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Managing change for a tomorrow that is ‘never what it’s supposed to be’

Ashwini Bakshi, managing director, Europe and Sub-Saharan Africa

The way we buy cars has undertaken a fundamental transformation over the last 18 months.

Recent research found that over half of UK consumers find online car shopping less stressful than visiting an in-person dealership, and 20% plan on conducting their next vehicle purchase online.

While the online experience can never truly replace the aura of a dealership – be it the smell of petrol or the sight of a dangling pine air freshener – its convenience has forced retailers to change gear.

The arrival of the pandemic has undoubtedly played a significant role in the shift to online.

Auto Trader experienced a 25% uplift in web traffic in the wake of national lockdowns – expanding its partnership with Google Cloud in the process – and 43% dealerships said they built their online presence to attract more customers to their websites.

Naturally, such a sudden period of change requires agility, flexibility, and the right skillsets to ensure projects are managed and completed efficiently.

Engaging with organisational transformation

At Project Management Institute (PMI), we frequently speak to our partners about how they can best navigate the transition to digital. It is common for focus to initially fixate on the technology required to bring a vision to life, however the profile of the teams performing the objectives – and the environment in which they are working – is equally, if not more, important.

As a result, it is sometimes necessary to engage with the challenge of organisational transformation. This can be an understandably daunting prospect – data from McKinsey shows that over 70% of large-scale transformations fail – but with the right leadership and methodologies in place, businesses can come out the other side in a state better set to execute their wider objectives.

For example, businesses should no longer view transformation as a C-suite conversation but one that every employee should have a say in.

By engaging with those at every level of your organisation – as opposed to just senior leaders or external consultants – you can ensure everyone is pulling in the same direction and understands the purpose of their role.

This will go a long way to creating a “gymnastic enterprise”, where the focus is on the outcome rather than the process, with a clear sense of how to balance structure and governance while embracing change.

Preparing for skills shortages

One challenge that looks imminent to the entire automotive sector is a skills shortage. The industry relies on a higher proportion on non-UK EU workers than the rest of the economy – 7% compared to a national average of 5% – and is particularly vulnerable to the turbulent future of workers’ rights.

Any swift change could suddenly starve automotive companies of skilled employees in roles that take time to train for, such as engineers and technicians.

As such, it is vitally important that the sector put an immediate focus on upskilling their employees.

For those undergoing digital transformation, especially, it is essential to future-proof your team by ensuring that existing employees receive the right level of training to be able to contribute to achieving objectives.

This is especially relevant for next-gen talent coming into a business, who can learn at speed and be developed into roles that provide additional value to their employers.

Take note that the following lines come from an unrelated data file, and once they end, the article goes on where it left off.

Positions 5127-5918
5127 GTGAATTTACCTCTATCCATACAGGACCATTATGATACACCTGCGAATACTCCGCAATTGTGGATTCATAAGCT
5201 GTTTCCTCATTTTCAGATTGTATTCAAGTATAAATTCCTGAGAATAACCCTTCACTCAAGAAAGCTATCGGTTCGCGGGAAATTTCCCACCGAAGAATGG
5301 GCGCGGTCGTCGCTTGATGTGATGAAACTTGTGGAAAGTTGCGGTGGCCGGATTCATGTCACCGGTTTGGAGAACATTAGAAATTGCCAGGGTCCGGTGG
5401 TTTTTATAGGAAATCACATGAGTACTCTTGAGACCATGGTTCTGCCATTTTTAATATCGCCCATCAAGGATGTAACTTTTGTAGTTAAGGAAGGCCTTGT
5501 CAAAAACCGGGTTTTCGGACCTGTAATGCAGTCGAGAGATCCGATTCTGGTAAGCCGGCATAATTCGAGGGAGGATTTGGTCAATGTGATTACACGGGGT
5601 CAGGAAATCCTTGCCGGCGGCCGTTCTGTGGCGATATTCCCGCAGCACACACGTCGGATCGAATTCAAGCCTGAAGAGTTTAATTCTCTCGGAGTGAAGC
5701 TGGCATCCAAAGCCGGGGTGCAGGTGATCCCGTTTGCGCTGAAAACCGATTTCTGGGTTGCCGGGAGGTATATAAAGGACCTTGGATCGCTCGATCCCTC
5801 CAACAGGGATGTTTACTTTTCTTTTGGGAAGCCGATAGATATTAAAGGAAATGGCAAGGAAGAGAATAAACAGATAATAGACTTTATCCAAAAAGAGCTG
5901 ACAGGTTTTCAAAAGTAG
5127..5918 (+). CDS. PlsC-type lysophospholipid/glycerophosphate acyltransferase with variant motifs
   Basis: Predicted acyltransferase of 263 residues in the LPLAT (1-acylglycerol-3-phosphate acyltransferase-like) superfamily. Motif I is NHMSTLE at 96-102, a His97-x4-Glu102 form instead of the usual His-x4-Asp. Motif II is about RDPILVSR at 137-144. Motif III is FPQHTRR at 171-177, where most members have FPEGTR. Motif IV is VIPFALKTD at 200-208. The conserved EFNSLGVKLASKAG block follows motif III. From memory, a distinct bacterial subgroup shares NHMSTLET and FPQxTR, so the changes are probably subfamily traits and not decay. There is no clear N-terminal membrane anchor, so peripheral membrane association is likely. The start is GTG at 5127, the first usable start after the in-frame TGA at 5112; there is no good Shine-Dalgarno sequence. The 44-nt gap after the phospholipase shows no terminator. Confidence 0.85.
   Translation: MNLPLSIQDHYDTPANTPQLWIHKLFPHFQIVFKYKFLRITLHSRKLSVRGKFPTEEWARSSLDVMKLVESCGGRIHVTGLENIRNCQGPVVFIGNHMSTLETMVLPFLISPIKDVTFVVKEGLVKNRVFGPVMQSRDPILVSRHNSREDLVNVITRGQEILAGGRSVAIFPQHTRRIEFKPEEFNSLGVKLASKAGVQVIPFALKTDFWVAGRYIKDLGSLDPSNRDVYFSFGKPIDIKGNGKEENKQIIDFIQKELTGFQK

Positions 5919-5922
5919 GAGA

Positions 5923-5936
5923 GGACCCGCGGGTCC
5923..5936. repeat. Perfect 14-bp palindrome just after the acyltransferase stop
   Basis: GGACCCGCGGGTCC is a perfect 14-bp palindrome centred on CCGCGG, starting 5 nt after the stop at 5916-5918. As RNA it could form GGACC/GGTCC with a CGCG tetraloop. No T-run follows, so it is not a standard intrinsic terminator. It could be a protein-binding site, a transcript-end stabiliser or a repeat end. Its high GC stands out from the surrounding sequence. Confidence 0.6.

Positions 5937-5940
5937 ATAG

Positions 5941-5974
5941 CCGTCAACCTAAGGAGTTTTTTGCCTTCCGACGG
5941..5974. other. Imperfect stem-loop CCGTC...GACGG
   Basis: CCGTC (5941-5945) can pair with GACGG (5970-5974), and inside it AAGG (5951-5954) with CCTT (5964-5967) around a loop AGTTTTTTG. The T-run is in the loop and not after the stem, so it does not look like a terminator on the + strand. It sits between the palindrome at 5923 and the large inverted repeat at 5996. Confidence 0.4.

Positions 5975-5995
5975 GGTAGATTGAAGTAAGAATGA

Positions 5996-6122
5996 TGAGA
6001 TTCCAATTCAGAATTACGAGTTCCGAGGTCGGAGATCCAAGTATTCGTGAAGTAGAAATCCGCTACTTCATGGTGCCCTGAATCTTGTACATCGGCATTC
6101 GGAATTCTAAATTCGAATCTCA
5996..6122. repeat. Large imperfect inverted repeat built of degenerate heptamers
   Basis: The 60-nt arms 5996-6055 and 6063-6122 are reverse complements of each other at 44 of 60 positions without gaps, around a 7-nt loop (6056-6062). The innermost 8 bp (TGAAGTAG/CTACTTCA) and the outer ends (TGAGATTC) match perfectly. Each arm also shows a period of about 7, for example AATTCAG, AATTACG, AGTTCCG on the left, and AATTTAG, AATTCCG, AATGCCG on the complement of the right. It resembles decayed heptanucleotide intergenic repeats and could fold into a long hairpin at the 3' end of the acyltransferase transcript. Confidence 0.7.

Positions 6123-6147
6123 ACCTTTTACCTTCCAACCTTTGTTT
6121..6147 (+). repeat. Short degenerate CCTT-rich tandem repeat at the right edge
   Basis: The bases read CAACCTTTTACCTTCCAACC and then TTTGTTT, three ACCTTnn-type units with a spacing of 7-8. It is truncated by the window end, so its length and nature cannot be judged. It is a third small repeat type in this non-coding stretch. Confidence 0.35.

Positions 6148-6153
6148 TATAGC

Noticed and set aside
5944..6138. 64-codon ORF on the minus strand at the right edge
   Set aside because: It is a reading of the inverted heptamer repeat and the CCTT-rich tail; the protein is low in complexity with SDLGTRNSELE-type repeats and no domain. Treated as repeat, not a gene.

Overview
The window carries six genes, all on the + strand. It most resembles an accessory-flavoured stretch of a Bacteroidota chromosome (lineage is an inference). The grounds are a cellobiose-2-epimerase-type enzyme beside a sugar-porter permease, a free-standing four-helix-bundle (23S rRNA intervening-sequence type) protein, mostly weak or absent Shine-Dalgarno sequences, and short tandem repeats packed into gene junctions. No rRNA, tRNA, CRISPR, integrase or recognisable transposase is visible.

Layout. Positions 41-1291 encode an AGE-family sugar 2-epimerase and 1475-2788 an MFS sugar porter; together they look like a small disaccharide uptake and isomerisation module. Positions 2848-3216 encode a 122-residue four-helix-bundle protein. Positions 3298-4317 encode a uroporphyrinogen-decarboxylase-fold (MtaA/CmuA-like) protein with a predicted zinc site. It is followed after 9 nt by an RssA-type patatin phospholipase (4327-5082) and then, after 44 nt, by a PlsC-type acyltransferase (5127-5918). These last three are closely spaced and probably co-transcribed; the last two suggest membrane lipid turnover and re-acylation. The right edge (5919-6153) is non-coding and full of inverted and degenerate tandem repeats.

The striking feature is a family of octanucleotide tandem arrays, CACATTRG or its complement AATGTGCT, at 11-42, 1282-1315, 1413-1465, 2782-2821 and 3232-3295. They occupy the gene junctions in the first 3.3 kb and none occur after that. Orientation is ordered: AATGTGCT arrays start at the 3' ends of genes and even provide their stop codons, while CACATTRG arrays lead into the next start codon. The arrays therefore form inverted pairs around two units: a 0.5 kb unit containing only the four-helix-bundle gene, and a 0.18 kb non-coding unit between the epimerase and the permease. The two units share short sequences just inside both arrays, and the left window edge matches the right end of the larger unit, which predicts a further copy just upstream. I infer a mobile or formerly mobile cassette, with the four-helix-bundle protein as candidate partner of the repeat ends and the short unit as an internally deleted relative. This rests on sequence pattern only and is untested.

By creating an environment in which employees can upskill, businesses can generate a workforce of changemakers.

At PMI, we consider changemakers to be employees that proactively drive progress – both on a collective and individual level – to turn ideas into reality.

Changemakers can exist at any every level of an organisation, from interns to the C-suite, but they require the right development opportunities and agile working methods to truly thrive.

It is also important to place an importance on soft skills – or power skills, as we call them – such as collaborative leadership, an innovative mindset, empathy for the voice of the customer, empathy for the voice of the employee, and the ability to build trusting relationships.

In the automotive sector, it is easy to divert attention to the level of an individual’s hard skillset but, to achieve your project or sales objectives, those executing delivery must have the skills to enable effective collaboration and problem-solving.

Stay agile to stay ahead

Tomorrow is never what it’s supposed to be. These words from Bob Dylan ring truer than ever for business leaders looking to navigate the turbulence of the pandemic, chip shortages, Brexit, and everything in between.

Your competitive advantage can be quickly eroded by competition, new technological advances, and societal changes.

So, to conclude, agility is more important than ever before. Organisational agility is not something that can be created overnight; it is a culture.

It requires agility from management, who encourage initiative in their employees by empowering and enabling them; it requires a capability to deal with ambiguity and uncertainty, to see change as an opportunity rather than a threat, and most of all, to create a networking culture to encourage dynamism and innovation.

With the automotive industry on the road to digital, there is no deterrent against getting ahead and embracing the latest technologies to optimise your offering to customers.

It can be a challenging process but, by focusing on new talent, agile working methods, and a productive organisational culture, you can accelerate ahead of your competition. 

Author: Ashwini Bakshi, Project Management Institute managing director, Europe and Sub-Saharan Africa

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